What is #MarmiteGate? A Look at the Latest Brexit Controversy
#MarmiteGate is currently the top trending topic in the UK, but if you have just ventured onto social media then you’re likely a little confused about the controversy surrounding the notoriously divisive food spread.
#MarmiteGate began to spread online following reports that Tesco was running low on Marmite, along with Pot Noodles, Ben & Jerry’s and PG Tips, as a result of brand owner Unilever requesting that the supermarket up their products’ prices by 10 per cent. Unilever’s demands are due to Brexit putting a dent in the company’s financial bottom line, with the decline of the Sterling’s value leading to the consumer goods organisation wanting the chain to increase the pricing of its brands. Tesco said no, so now it won’t be able to receive further stock of the company’s products for as long as the supermarket chain stands by this decision.
Unilever’s CFO Graeme Pitkethly said that he believed the dispute would be “resolved pretty quickly”, describing the outlined price increases as “normal” as the pound’s value continues to decline against the euro and the dollar in the wake of the EU referendum results. It is understood that Unilever has now ceased delivering items to Tesco, leading to shortages of the aforementioned products, along with other items such as toothpaste and soap.
Is this the end for Marmite in the UK?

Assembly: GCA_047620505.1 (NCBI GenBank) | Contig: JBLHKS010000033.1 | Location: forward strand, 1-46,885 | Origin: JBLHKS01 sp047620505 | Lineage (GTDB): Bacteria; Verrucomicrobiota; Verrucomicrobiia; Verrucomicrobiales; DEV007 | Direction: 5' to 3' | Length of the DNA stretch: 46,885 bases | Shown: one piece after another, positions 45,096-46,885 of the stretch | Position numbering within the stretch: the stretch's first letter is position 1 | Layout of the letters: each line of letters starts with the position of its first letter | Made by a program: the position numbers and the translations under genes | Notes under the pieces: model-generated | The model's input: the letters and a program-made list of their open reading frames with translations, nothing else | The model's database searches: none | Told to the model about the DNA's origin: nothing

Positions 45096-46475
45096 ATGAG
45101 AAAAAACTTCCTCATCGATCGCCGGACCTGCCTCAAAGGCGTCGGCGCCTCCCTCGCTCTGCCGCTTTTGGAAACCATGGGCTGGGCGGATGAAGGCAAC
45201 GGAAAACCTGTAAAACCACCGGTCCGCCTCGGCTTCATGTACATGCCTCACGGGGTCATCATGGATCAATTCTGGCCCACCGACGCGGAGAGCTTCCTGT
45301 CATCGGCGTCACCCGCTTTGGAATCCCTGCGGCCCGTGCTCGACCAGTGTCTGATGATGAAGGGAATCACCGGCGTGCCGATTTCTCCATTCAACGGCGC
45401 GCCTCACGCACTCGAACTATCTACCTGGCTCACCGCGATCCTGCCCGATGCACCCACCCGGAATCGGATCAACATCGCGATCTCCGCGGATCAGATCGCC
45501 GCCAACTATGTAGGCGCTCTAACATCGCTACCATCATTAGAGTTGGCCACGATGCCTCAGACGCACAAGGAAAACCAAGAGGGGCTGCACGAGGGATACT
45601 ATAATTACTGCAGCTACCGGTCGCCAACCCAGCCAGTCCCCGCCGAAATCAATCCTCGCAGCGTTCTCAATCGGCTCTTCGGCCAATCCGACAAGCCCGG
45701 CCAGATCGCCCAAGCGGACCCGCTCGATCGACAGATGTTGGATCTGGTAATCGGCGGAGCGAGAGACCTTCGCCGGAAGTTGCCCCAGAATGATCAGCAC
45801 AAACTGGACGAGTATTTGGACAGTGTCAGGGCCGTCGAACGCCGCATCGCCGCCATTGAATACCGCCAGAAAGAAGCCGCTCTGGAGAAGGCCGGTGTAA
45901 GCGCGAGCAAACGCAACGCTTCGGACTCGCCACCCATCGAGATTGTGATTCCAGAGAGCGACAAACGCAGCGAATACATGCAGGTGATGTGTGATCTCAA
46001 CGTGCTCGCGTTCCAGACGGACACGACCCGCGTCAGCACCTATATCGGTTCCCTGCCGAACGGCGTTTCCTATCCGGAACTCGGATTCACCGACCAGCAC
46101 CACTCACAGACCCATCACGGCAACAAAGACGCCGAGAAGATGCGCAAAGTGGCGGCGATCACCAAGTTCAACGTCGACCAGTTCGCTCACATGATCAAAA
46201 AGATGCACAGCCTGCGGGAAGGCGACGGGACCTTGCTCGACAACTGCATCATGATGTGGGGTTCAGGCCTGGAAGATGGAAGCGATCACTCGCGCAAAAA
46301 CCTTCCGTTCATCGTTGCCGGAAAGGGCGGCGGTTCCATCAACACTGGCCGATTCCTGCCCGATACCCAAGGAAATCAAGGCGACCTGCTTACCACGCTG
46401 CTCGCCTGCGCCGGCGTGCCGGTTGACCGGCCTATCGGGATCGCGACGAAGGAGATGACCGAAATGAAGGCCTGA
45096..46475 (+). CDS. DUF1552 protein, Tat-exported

Before you start believing that this is the harbinger of the Marmite apocalypse, rest assured that it and other Unilever products won’t be departing from the UK altogether. Despite Tesco making a stand against this proposed price increase, in reality the chain will likely be forced to cave under pressure if other stores agree to it.
Although supermarket chains such as Sainburys, Morrisons and Waitrose have declined to comment on this incident, it is likely that Tesco will find itself in the minority when it comes to refusing to agree to this deal, and will therefore be forced to stock Unilever products once again. However, it could also mean that Tesco is looking to reduce the 10 per cent price increase proposed by the company, which would be beneficial to all those yeast extract lovers out there who don’t want to pay through the nose in order to tuck into that gooey, brown goodness.
So there you have it – #MarmiteGate doesn’t mean the end of Marmite, it just means that like pretty much everything else in the UK following Brexit, it’ll be getting more expensive in the future. Hooray..?